The Fourth Amendment of the U.S. Constitution is meant to protect citizens from unlawful searches and arrests conducted by police officers.
However, when citizens sue police officers for violating their Fourth Amendment rights, police officers will often ask courts to dismiss the case on the basis that they had qualified immunity for their actions. The qualified immunity rule, which is a court created rule, basically says that even when an officer violates someone’s Fourth Amendment rights in a particular case, if prior court decisions have not clearly established that the officer’s specific conduct was unconstitutional, that officer cannot be sued for his or her conduct.
Lawmakers and courts have set forth both sensible and obvious reasons for this rule: the principal reason being to make it more difficult for individuals to successfully sue law enforcement officers, out of fear that lawsuit exposure will make officers reluctant to perform their jobs effectively. However, what courts and lawmakers have failed to acknowledge is the accompanying danger of this rule: which is that it creates an incentive for officers to continue to violate the constitutional rights of citizens without fear of being held accountable.
I was reminded once again of the perverse incentive that this rule creates in reading a recent federal court decision. In the case of De La Rosa v. Mark White, an officer stopped the plaintiff’s car for a routine traffic stop and after completing the stop, called drug dogs to the scene to search the plaintiff’s car even though the plaintiff did not consent to the search, and even though the officer did not have a reasonable belief that the plaintiff was transporting drugs in his car. For this reason, the plaintiff sued the officer for violating his Fourth Amendment rights. The court, while acknowledging that it was questionable whether the officer’s conduct complied with the Fourth Amendment, nevertheless ruled that the officer was entitled to qualified immunity for his actions essentially because there did not exist a large enough number of prior court decisions condemning the officer’s specific conduct. As I finished reading this decision, the one conclusion that remained etched in my mind was that the decision would only serve to embolden future police officers to engage in the same constitutionally suspect behavior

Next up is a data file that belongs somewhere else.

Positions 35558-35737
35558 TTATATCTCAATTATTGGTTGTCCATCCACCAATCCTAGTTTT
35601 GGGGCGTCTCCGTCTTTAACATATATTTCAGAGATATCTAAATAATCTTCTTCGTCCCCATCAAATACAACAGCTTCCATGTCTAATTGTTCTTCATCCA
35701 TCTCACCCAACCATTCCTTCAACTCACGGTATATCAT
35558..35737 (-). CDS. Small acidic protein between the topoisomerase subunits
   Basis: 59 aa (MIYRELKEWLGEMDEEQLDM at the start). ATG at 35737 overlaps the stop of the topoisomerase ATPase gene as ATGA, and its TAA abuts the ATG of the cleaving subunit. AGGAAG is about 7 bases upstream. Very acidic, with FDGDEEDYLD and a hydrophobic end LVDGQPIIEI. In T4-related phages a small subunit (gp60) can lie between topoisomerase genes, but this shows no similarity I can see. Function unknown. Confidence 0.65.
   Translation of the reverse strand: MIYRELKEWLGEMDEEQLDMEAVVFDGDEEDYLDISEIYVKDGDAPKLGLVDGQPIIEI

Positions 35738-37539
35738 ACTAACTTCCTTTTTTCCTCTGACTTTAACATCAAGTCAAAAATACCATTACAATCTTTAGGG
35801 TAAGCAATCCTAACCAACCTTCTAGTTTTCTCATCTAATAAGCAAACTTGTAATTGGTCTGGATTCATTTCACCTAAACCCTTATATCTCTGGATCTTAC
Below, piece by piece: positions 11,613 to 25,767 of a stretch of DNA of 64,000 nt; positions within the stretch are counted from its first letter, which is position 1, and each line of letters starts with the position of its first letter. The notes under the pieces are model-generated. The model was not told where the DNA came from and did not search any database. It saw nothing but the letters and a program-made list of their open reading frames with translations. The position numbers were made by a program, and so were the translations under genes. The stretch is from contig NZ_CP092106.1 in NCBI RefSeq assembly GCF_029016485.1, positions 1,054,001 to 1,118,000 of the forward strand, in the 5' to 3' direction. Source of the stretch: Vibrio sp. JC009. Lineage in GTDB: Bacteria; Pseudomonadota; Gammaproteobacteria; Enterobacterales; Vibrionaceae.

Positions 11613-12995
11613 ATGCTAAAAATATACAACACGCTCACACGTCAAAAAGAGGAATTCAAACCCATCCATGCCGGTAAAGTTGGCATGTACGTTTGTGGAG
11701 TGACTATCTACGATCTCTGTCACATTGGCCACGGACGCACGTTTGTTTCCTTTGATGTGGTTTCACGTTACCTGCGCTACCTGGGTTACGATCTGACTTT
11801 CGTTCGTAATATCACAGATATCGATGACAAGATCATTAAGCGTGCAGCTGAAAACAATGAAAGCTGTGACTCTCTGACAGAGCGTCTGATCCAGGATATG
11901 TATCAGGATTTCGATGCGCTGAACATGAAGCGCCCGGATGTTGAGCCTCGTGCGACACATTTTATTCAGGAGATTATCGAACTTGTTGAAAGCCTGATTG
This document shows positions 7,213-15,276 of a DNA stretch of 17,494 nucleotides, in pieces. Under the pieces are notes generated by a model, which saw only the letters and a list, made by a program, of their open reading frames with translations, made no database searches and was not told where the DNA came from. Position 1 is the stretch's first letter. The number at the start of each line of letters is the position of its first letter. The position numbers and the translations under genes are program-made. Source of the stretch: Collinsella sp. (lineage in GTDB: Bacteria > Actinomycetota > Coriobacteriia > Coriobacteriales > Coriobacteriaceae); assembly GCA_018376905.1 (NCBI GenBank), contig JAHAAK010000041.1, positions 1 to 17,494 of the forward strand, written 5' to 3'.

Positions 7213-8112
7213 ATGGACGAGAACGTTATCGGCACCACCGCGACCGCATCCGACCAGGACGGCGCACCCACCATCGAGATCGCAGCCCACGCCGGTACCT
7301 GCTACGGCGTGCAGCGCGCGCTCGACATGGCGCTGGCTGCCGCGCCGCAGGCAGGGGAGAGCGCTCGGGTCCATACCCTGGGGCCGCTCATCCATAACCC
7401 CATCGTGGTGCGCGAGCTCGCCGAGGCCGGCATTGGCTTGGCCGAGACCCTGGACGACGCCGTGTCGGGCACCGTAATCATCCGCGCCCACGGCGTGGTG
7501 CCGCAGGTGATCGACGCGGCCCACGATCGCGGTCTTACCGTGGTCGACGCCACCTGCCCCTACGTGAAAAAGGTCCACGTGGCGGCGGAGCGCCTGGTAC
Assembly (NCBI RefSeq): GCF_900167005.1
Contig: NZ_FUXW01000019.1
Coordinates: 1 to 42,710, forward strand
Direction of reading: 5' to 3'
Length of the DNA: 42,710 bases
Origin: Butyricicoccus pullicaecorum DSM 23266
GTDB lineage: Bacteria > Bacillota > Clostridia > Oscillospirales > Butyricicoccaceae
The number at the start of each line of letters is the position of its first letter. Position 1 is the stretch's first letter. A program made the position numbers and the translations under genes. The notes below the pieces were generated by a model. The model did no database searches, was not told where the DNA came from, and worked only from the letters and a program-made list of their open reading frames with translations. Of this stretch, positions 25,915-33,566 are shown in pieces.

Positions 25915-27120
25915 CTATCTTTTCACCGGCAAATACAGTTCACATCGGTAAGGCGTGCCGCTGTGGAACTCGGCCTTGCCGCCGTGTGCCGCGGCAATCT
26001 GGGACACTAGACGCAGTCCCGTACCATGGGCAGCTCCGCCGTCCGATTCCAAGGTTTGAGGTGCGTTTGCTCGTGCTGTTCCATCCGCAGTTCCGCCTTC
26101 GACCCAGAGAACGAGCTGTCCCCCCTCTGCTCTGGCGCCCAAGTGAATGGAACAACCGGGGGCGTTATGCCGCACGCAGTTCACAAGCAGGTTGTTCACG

To prevent the qualified immunity rule from completely swallowing the Fourth Amendment, I believe Courts must shift their focus in determining whether the rule applies. The critical question must not be whether prior courts have found the officer’s specific conduct to be unconstitutional, but rather, in analyzing the officer’s conduct, whether the facts and law of the case combine to show a clear Fourth Amendment violation. If the violation is clear, the qualified immunity rule should be held not to apply. If the violation is not clear, the rule should be held to apply. Using a Fourth Amendment excessive force case as an example, a clear violation would be an officer using unnecessary force to arrest someone that was not resisting arrest, was not suspected of committing a serious crime, and presented no safety risk to officers at the scene. The U.S. Supreme Court, in Tennessee v.. Garner, has established that such officer conduct likely violates the Fourth Amendment.
We as citizens should not be comfortable with our courts interpreting the Constitution to shield police officers from suit who clearly violate a citizen’s Fourth Amendment rights. We would do well to remember that if officers are given free rein to violate the Fourth Amendment rights of criminal suspects, they are equally capable of violating your Fourth Amendment rights as a law-abiding citizen. By shielding police officers from liability under these circumstances, we actually encourage officers continue to trample on these rights.
The qualified immunity rule serves a sensible and needed purpose. We should not, however, allow this rule to swallow the Fourth Amendment whole.